Virtual infidelity, virtual spy

For a decade now, cybercheating has been an ethically weird question in online behavior. What precisely, constitutes, cheating? Hot chat with someone outside your marriage? Webcamming yourself for other people? Googlestalking ex-spouses?

Now there’s a new dimension to think about: Avatar relationships. Inside online multiplayer games, plenty of people have virtual hookups. I’ve talked to women who have virtual husbands inside Everquest, who they’ve “married” in well-attended online virtual marriages, and with whom they share their virtual property. Yet these women are also married in real life; sometimes their husbands know they’ve got online partners, and don’t care.

Psychologists have long noticed that the combination of distance and pseudoanonymity on the Internet tends to unlock people’s ids — hence all the flame wars, the UPPER CASE SHOUTING, and the rampant flirting in chat rooms. I think the addition of 3D avatars in games adds a new dimension to this behavior, because people can get pretty psychoactively charged by their new bodies. When I went into the online world There for the first time, I was kind of stunned at how hot all the avatars were; they were like some freakishly potent remix of anime and J. Crew sensibilities. So it didn’t surprise me to discover that online cheating in virtual worlds has begun to boom, and that many real-life partners aren’t too thrilled about it.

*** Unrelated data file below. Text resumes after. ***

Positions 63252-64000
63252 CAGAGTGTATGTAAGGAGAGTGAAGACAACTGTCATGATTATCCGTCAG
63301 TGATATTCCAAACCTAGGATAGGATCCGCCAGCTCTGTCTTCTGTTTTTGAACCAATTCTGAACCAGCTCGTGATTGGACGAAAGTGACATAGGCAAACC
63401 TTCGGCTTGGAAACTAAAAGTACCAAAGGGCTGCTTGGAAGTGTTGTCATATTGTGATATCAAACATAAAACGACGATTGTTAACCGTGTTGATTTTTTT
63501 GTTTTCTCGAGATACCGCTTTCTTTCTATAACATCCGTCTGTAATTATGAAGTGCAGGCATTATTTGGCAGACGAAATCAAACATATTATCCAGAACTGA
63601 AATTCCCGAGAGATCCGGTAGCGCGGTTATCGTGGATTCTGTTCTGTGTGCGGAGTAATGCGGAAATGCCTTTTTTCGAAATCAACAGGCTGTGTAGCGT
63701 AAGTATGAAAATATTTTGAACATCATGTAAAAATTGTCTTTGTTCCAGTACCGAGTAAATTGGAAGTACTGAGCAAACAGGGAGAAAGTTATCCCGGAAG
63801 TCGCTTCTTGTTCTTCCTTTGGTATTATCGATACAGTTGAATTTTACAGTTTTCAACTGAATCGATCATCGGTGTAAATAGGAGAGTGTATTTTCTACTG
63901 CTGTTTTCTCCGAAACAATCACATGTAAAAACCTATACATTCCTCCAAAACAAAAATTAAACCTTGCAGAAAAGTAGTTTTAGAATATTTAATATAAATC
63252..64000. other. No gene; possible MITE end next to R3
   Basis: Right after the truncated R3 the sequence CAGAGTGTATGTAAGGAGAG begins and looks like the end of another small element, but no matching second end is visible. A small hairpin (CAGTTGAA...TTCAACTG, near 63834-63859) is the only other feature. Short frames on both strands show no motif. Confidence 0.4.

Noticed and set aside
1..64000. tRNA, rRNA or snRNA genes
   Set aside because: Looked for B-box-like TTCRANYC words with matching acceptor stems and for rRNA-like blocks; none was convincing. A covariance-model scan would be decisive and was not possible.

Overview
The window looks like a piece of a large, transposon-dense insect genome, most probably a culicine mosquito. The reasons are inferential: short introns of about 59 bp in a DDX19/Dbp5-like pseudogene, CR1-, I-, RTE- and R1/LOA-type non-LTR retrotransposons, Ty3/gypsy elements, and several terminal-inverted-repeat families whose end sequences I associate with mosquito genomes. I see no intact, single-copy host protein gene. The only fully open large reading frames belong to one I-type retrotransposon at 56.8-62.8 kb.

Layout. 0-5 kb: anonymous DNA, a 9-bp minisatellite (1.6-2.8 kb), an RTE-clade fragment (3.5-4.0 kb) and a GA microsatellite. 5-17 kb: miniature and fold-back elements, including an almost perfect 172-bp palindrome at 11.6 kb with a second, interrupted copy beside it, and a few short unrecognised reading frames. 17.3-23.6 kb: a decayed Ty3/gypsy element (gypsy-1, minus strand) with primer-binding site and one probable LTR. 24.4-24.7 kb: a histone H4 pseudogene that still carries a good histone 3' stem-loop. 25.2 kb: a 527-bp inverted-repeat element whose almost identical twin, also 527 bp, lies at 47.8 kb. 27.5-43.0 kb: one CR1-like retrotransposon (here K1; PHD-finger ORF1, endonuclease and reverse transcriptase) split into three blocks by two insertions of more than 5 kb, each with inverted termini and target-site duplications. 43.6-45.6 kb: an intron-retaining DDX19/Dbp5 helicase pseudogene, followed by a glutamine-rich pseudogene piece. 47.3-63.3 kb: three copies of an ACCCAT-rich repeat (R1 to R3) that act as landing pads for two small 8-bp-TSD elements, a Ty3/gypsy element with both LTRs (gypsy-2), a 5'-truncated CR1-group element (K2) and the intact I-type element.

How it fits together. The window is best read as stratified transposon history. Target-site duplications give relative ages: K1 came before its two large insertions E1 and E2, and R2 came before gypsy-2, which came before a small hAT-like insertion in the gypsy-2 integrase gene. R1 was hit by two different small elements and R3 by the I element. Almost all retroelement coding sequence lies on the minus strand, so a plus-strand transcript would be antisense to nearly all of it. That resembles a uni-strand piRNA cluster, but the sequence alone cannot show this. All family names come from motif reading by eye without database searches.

In fact, over at his brilliant New World Notes blog, James Wagner Au — the first journalist to be “embedded” in a virtual world, Second Life — recently reported on a new phenomenon: Virtual-world detectives who you can pay to put a tail on your partner and find out if he or she is cheating. One of the detectives is a woman; she’s pictured above. Another is Bruno Buckenberger, who describes his job thusly:

To prove their case, Bruno prefers that his agents take an incriminating screenshot with the target— or just as good, have the agent teleport the client right to their location, to catch their unfaithful partner in a compromising position.

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I'm Clive Thompson, the author of Smarter Than You Think: How Technology is Changing Our Minds for the Better (Penguin Press). You can order the book now at Amazon, Barnes and Noble, Powells, Indiebound, or through your local bookstore! I'm also a contributing writer for the New York Times Magazine and a columnist for Wired magazine. Email is here or ping me via the antiquated form of AOL IM (pomeranian99).

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